What Is Peripheral Artery Disease (PAD)?
Peripheral artery disease (PAD), sometimes also called peripheral vascular disease (PVD), is a circulation disorder that slowly gets worse over time. Calcium and fat materials build up inside the artery walls, making your arteries narrow, blocked, or weak. This makes it harder for blood to flow through your arteries and deliver blood to your organs.
PAD may cause disease in any of the blood vessels outside of the heart (like arteries or veins).
Your blood vessels supply your brain, heart, and legs with oxygen-rich blood. If you have PAD, your organs may not get the blood they need to function normally. Most often, PAD will slow blood flow to your legs and feet.
This is why the disease is called peripheral artery disease. “Peripheral” means away from the center. Your legs and feet are located away from the center of your body.
Peripheral Artery Disease Symptoms
Not everyone with peripheral artery disease will have symptoms. Doctors estimate that only a little more than half of people with PAD will have any symptoms at all.
If you do have symptoms, they will probably be in your legs. You may have leg pain in your calves, thighs, or hips. You may have pain in one or both legs that starts and stops. Most people have pain that starts up when they walk or go upstairs but then goes away when they get off their legs and rest. Many people have cramps in their legs, but you may also have tightness or heaviness in your leg muscles.
Other symptoms may include the following:
- Tingling, numbness, or weakness in your legs
- Pain in your buttocks (butt) when walking
- Sores on your legs or feet that don't heal
- Pain in your toes or feet that aches or burns when you rest or go to bed at night
- Hair loss on your legs
- Change of color in one or both feet or legs (color changes in your legs may look pale, blue, dark red, or blue)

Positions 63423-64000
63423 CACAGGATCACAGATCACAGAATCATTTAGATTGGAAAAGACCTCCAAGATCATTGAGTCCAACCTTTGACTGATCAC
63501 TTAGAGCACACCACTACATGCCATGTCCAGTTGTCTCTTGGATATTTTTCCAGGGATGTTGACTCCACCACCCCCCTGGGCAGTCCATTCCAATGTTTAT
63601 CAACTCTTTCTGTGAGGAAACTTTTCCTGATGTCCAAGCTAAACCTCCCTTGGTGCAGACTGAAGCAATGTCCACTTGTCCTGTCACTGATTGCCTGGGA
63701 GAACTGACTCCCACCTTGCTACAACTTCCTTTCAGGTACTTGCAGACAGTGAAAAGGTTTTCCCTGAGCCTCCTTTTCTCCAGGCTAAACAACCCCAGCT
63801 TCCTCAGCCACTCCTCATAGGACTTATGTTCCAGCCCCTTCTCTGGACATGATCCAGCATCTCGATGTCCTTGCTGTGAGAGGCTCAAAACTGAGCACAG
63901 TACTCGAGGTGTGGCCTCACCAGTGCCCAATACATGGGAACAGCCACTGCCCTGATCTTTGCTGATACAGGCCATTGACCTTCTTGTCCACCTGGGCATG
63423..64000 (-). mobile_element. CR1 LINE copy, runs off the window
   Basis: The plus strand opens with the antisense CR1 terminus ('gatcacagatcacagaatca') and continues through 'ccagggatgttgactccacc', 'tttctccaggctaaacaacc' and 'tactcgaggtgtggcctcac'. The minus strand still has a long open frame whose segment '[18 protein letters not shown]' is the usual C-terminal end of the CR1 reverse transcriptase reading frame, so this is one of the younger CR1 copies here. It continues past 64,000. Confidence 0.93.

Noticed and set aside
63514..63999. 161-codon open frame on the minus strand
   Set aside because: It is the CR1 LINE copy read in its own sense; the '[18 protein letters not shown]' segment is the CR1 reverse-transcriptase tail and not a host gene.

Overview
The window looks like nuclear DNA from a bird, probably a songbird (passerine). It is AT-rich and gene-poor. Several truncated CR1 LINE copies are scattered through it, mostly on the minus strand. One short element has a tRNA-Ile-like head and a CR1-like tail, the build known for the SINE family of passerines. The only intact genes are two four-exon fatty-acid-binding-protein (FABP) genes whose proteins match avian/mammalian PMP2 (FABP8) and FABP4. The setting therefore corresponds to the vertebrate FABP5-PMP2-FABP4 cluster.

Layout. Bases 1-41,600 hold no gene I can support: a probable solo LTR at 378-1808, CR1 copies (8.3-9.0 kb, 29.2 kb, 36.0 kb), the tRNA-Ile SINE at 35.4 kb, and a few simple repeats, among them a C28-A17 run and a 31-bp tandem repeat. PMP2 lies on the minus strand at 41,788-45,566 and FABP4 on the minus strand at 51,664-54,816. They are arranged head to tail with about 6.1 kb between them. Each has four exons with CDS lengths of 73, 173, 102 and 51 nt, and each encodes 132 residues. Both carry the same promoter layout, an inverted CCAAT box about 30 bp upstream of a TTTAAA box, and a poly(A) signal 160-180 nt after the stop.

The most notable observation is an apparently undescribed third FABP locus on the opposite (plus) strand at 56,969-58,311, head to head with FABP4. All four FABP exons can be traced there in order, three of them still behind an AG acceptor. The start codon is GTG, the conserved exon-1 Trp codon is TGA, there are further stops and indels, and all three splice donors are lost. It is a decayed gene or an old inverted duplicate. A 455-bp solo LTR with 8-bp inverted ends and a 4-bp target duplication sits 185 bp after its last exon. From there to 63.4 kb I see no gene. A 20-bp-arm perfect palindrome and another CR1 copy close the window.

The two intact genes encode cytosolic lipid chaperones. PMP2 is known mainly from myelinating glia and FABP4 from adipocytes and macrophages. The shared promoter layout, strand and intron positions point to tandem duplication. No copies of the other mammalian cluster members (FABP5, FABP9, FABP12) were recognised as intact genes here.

- Impotence (when men can't get or hold an erection)
PAD Treatment: Balloon Angioplasty & Stenting
Some of the surgical procedures that may be suggested for patients with peripheral artery disease (PAD) include balloon angioplasty and stenting. Both procedures aim to open the blocked artery caused by PAD.
Vascular surgeon specialists with extensive, advanced training perform these procedures. Our specialists are supported by a team of imaging specialists and caregivers who work with patients to develop a customized plan of treatment.
What Is a Balloon Angioplasty?
A balloon angioplasty is a less invasive procedure doctors use to treat blood vessels in many areas of the body. During a balloon angioplasty, your doctor uses a catheter (a type of long, thin tube) to open up narrow arteries.
The tip of the catheter has a small balloon on it. Once the catheter is inside the blocked artery, doctors then inflate the balloon attached to the end of the catheter. The inflated balloon then flattens and presses the plaque inside your artery up against the side of your artery wall. This opens up your artery and allows blood to flow through it more easily.
How to Make an Appointment: What to Do If You Think You May Have PAD
If you think you may have PAD, the first thing you'll need to do is have a screening test called the Ankle Brachial Index.
How Is the Ankle Brachial Index Test Done?
The ankle brachial index (ABI) compares the blood pressure in your ankle to the blood pressure in your arm as a ratio. During an ABI test, your doctor will put one blood pressure cuff on your arm and another on your ankle. Your doctor will take your blood pressure in these two places.
If the blood pressure in your leg is lower than the blood pressure in your arm, you may have PAD. That's because PAD blocks the arteries in your leg, which causes lower blood pressure.
If the arteries in your legs are blocked, your ABI ratio will usually be below 0.9—in other words, at least ten percent below what is considered normal.
If the ABI in either of your legs is lower than 0.9, you may have PAD.
Make an appointment to be screened for PAD by calling 801-585-7676.